The summer heat has settled in and that means it’s time to look for butterflies. Led by Anne Ellis and Michael Myers, about 20 of us including families with small children, met at the farm stand on July 17 to begin the search for these lovely pollinators along the Willowsford Conservancy’s Farm Loop Trail. Next to the farm stand is an excellent planting of Virginia natives including the unusual-looking Rattlesnake Master and American Blue Vervain, where we saw some of the small, fast butterflies called Skippers. We moved on to the wet meadow where Wild Bergamot is in full bloom — a real pollinator magnet.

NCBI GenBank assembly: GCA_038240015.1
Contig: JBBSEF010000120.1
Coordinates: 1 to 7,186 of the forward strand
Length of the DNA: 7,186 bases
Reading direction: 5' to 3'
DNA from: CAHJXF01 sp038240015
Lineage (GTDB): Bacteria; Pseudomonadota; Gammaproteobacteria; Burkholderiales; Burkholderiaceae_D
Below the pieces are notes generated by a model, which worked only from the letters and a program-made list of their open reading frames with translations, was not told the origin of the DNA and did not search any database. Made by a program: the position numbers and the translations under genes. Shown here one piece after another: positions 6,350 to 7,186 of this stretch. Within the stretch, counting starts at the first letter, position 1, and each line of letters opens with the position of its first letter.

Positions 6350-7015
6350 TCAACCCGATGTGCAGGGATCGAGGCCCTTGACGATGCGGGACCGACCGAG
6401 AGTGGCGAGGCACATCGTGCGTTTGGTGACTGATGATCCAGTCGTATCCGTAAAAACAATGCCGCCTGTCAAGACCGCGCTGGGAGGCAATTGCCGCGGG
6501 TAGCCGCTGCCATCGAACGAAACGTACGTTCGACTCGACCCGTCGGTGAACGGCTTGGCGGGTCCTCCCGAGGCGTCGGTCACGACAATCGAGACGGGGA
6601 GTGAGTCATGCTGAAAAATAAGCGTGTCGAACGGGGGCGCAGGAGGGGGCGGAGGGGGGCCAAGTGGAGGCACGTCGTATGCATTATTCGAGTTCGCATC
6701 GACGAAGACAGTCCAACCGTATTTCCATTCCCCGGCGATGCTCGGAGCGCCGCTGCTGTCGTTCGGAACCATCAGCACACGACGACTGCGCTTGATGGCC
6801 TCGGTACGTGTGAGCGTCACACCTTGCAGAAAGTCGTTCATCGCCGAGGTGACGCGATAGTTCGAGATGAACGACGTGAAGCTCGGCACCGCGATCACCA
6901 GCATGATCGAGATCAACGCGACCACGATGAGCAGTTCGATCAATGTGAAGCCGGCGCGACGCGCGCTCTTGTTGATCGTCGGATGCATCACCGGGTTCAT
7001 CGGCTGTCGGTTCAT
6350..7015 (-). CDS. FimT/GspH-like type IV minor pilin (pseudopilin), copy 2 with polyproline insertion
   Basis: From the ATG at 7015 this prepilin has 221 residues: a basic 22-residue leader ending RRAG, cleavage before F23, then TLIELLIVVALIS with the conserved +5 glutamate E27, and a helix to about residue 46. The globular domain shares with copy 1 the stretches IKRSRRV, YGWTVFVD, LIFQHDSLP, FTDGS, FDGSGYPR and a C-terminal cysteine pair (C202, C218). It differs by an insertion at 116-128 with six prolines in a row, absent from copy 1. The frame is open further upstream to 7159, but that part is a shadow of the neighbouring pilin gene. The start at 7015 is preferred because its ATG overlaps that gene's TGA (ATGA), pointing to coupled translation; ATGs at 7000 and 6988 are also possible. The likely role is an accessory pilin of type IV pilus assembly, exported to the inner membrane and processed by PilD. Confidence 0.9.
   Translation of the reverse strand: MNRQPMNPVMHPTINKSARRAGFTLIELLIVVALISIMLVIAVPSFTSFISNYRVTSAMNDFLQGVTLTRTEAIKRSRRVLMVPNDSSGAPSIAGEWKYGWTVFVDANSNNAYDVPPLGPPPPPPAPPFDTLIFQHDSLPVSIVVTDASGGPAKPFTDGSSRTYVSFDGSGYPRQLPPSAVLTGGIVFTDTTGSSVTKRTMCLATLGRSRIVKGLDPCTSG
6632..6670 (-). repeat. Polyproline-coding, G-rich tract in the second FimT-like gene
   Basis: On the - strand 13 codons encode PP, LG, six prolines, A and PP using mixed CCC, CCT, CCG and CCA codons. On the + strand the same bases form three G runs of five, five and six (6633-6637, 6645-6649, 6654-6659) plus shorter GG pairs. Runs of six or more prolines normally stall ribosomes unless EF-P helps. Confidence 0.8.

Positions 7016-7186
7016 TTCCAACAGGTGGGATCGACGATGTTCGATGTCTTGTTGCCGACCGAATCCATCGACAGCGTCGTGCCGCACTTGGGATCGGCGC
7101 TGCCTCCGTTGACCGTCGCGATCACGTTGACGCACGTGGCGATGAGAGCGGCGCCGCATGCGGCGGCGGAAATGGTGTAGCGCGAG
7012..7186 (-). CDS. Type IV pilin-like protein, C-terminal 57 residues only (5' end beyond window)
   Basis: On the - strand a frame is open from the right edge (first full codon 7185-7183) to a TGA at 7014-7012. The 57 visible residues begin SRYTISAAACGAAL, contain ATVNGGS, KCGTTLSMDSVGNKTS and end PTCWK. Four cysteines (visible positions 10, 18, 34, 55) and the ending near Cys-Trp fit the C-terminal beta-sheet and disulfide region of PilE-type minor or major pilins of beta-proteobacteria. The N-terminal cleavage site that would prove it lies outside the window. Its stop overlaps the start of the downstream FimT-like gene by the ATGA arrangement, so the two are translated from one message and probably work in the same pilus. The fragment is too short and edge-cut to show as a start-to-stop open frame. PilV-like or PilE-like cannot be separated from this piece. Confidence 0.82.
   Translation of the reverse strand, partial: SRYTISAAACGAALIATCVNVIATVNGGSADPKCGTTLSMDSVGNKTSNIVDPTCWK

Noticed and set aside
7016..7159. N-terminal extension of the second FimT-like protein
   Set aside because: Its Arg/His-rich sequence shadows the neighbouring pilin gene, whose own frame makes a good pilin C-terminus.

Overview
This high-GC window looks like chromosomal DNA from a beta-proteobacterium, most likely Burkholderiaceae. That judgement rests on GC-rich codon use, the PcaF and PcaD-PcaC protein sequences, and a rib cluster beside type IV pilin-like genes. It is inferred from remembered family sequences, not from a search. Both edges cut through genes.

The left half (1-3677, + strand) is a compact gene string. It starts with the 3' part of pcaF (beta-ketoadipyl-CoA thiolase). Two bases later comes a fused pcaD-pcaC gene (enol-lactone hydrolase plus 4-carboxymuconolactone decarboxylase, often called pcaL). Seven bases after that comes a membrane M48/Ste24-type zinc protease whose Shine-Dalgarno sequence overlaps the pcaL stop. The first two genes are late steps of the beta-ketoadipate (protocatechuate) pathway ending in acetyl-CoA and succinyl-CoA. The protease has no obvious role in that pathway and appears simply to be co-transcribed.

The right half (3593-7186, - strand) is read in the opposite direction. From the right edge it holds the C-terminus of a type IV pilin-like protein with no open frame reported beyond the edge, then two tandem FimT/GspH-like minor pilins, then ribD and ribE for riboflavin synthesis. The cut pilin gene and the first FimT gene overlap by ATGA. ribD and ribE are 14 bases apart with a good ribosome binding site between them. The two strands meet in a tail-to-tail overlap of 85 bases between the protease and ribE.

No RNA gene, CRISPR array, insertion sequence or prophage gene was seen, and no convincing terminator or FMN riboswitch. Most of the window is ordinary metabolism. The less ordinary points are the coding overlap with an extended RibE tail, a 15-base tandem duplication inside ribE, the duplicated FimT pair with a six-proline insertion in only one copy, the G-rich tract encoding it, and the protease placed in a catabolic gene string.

It didn’t seem like many butterflies were in flight but as we strolled slowly around and through the meadow, we identified 17 species. We did not find any Monarchs but one of our young participants pointed out a Viceroy, which mimics the Monarch, quietly sipping nectar on New York Ironweed. We also sighted the large Cloudless Sulphur, searching for its favored host plant, Senna, which has been found in the area. Another highlight was finally getting a good look at a small black butterfly: Horace’s Duskywing.
We all love the big, colorful butterflies and they did not disappoint: Eastern Tiger Swallowtail, Spicebush Swallowtail, Clouded and Orange Sulphurs, and Red-spotted Purple. The other species were: Eastern Tailed Blue, Summer Azure, Gray Hairstreak, Pearl Crescent, Silver-spotted Skipper, Least Skipper, Peck’s Skipper, Sachem and the ubiquitous Cabbage White.